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G7 Leaders Statement Partnership for Infrastructure and Investment

December 3, 2021
[pdf]

At the Carbis Bay Summit in June 2021, we, the Leaders of the Group of Seven, committed to an ambitious agenda to build back better for the world and urgently narrow the infrastructure investment gap in developing countries, by delivering a step change in our approach to financing quality and sustainable infrastructure that ensures a strong recovery from the pandemic and rapid progress towards the Sustainable Development Goals and international climate and environment commitments, including those recently made at COP26.

Low and middle income countries need to expand infrastructure investment to address climate change and support their transition to net zero emissions,[1] and for health and health security infrastructure; digital, transport and energy connectivity; education infrastructure; and advancing gender equity and the fight against inequality. To help overcome this global challenge, we will scale up our collective action to mobilise private sector capital and expertise, using every tool in our respective development and economic toolboxes, and strengthen our partnerships with developing countries.

Our shared ambition is to drive global prosperity, sustainable development, connectivity and the transition to net zero by better leveraging our economies, capital markets, expertise, technology and innovation capabilities.

Through a wide range of programmes and initiatives, as illustrated in the annex to this statement, we are already supporting sustainable, resilient and quality infrastructure in developing countries, and will build on this to deliver on our ambition. Collectively we have invested substantial resources – in 2019 and 2020 combined, the G7 members provided over US$265 billion in official development assistance,[2] including for infrastructure. G7 members also provide substantial amounts of additional finance for infrastructure in developing countries through Multilateral Development Banks (MDBs) and their development finance institutions.

But narrowing the connectivity and infrastructure investment gap requires a significant shift in how the international system works together. This is a long-term agenda, where we will adopt a common strategic approach, underpinned by the following five principles:

We are firmly committed to this agenda and to working with partners to take it forward. To deliver against these principles and the ambition we have set ourselves, we will initially take the steps below:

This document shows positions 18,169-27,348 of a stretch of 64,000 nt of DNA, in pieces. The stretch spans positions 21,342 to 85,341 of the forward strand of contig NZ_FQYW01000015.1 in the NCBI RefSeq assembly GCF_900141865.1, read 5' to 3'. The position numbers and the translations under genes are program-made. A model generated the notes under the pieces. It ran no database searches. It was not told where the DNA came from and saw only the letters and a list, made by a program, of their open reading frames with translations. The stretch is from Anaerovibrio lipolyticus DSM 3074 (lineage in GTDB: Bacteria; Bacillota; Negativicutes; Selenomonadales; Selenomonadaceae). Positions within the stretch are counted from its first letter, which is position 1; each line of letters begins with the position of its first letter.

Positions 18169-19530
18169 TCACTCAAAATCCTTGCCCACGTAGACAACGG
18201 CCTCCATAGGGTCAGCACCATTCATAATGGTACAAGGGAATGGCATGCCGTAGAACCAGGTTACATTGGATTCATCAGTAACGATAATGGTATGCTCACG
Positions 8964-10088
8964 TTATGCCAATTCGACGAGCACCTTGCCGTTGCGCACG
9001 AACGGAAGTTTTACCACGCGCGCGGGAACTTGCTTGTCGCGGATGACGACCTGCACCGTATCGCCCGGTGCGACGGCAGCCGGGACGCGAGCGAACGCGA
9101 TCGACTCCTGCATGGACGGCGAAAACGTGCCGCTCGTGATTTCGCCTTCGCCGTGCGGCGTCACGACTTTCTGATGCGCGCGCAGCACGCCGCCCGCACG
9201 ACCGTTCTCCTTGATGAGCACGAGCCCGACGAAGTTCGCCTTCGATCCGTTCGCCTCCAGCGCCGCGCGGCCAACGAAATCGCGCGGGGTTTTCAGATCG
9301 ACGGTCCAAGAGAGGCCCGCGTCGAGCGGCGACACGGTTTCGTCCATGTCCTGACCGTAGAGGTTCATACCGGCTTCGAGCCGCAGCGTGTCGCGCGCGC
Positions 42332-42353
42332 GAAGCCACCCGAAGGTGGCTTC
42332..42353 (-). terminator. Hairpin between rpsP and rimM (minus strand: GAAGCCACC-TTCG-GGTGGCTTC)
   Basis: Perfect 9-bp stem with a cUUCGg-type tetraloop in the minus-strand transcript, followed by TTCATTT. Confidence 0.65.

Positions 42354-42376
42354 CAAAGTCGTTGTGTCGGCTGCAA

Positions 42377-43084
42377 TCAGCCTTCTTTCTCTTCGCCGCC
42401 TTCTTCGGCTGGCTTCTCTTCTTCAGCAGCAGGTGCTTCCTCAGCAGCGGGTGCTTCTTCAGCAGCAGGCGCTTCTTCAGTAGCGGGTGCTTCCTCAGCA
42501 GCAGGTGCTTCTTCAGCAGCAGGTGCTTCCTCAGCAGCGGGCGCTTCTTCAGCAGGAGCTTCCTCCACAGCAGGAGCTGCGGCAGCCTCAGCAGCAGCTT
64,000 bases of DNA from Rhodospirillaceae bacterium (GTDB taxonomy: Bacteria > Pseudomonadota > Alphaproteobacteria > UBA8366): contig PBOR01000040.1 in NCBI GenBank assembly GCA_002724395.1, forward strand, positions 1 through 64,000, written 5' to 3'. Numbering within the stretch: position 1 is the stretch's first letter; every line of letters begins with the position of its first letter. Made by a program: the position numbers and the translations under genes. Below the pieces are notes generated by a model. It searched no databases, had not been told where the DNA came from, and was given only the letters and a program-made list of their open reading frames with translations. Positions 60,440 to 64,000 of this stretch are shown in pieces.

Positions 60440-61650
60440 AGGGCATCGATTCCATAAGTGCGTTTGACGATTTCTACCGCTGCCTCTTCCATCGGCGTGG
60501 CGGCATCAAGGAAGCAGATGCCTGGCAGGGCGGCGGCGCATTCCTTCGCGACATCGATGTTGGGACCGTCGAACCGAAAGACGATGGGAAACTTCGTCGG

To sustain focus, we will:

To drive a race to the top on standards, we will:

To support our ambition to scale up from billions to trillions in finance from our economies, we will:

To reinforce our regional and country-led partnership approach and promote coherence, we will:

These commitments are the first steps in a long-term partnership, and we welcome and invite others to join and work with us, to better coordinate globally in order to narrow the infrastructure financing gap, improve the quality, sustainability and resilience of infrastructure, address climate change, protect biodiversity, and drive the transition to net zero. We welcome the work of the G7 taskforce on development finance, which has informed these principles, and the forthcoming discussion of these issues by G7 Foreign and Development Ministers. We look forward to reflecting on the progress of this initiative under the German Presidency.

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[1] According to some estimates low and middle income countries need to expand infrastructure investment seven-fold, to over US$1 trillion per year, just to address climate change: International Energy Agency, World Bank and World Economic Forum Special Report (2021): Financing Clean Energy Transitions in Emerging and Developing Economies, p14 and 26

[2] OECD, official development assistance data, 2019 and 2020 (preliminary); accessed November 2021

Source: UK Prime Minister's Office, 10 Downing Street

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